Q - I have just finished a book proposal along with a few smaple chapters. As a newbie to the "world of publishing," I am not sure what the next best course of action should be. Some say find an agent, yet I've had interest from a subsidy publisher, but can't afford to do that right now. What should my next step be? Help!
A - These days, most of the major publishers require that you have an agent, so if you think your book is best suited to one of those, then you will want to look for an agent first. If you plan to find an agent, the important thing is to do so before you start submitting to publishers. Agents will not want to take on a book that has already made the rounds of publishers (those are the same publishers they would be submitting to). Just keep in mind that finding an agent is often as hard as finding a publisher.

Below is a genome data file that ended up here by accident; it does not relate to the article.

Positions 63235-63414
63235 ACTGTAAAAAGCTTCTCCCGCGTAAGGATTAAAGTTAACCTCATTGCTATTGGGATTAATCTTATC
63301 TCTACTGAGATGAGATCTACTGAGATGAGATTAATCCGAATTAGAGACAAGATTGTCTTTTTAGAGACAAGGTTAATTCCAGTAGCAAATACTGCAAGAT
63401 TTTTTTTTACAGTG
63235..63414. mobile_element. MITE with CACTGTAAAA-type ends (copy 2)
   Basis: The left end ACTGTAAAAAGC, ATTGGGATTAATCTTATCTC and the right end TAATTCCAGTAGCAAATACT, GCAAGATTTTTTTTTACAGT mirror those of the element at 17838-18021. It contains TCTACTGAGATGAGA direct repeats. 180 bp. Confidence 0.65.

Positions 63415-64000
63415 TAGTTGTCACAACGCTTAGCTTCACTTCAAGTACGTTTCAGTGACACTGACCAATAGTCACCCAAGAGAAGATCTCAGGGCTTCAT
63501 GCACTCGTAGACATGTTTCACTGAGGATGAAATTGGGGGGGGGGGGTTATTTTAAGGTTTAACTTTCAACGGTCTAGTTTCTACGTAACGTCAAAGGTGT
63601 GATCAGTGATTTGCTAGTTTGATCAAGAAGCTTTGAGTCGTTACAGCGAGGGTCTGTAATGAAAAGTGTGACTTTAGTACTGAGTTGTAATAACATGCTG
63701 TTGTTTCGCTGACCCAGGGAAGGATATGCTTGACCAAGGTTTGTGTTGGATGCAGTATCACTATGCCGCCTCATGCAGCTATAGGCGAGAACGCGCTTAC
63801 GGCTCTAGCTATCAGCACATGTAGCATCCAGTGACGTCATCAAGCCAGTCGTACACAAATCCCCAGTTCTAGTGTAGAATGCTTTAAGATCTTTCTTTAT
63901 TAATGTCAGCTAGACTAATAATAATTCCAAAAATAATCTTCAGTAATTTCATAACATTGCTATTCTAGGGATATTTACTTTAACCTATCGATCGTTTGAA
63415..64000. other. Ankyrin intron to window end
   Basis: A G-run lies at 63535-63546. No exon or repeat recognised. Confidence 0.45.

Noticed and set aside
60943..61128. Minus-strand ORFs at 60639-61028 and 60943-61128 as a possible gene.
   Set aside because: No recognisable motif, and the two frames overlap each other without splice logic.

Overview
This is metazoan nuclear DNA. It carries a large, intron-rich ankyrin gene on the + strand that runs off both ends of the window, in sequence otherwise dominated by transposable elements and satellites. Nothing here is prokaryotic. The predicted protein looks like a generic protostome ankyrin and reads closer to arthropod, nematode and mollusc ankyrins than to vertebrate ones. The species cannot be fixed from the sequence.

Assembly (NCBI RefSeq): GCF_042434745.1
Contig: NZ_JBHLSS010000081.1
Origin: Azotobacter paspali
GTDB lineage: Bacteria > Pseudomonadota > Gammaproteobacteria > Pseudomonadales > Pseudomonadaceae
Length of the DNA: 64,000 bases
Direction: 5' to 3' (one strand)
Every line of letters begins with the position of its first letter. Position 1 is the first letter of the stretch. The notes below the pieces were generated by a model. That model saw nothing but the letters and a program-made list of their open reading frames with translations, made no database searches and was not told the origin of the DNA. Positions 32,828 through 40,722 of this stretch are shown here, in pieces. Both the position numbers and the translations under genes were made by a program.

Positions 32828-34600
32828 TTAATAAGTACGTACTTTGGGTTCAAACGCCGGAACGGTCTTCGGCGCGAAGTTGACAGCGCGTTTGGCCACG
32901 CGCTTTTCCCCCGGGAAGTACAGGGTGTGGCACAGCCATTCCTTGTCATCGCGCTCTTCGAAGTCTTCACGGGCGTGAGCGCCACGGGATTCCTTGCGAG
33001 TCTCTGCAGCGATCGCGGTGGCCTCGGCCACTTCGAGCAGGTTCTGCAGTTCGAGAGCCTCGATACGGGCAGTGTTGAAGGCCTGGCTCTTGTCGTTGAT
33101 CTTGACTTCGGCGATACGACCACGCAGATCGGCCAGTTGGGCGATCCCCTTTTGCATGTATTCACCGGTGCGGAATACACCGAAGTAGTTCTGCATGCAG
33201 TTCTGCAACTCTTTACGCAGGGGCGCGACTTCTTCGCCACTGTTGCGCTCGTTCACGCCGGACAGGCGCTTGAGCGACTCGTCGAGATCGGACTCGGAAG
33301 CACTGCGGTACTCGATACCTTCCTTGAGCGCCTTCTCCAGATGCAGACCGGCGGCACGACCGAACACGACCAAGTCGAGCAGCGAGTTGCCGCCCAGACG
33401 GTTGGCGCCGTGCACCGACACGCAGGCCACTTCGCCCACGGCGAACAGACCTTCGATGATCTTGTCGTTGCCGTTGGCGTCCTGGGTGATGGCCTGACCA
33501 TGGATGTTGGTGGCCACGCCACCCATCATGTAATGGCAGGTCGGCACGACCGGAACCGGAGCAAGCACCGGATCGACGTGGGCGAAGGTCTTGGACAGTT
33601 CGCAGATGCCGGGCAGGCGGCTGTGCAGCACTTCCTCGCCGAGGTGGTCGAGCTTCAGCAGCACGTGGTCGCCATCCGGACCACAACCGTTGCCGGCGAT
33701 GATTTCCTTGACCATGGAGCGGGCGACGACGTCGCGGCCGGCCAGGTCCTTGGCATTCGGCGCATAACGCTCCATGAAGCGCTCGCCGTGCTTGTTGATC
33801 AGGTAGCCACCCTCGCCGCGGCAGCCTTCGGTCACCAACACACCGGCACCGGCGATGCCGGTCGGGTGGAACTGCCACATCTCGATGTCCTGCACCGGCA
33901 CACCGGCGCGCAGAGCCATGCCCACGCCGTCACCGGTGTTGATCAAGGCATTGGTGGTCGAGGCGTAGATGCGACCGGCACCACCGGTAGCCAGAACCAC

If you decide against an agent, or are unable to find one willing to take you on, then there are certainly a lot of publishers who will consider manuscripts directly from the author. Just use the market guide to determine which ones require agents and which ones will accept a query letter or a proposal from the author. The guide will also tell you exactly what the publisher wants you to send initially. For some, that means just a query letter describing your project and asking if they would like to see a proposal. For others, you may submit the proposal initially. Almost every publisher will provide you with writers' guidelines, so send for those for any publishers you are interested in submitting to. The most important thing is that you send each publisher exactly what they ask for. Some will reject the project outright if you have not followed their guidelines.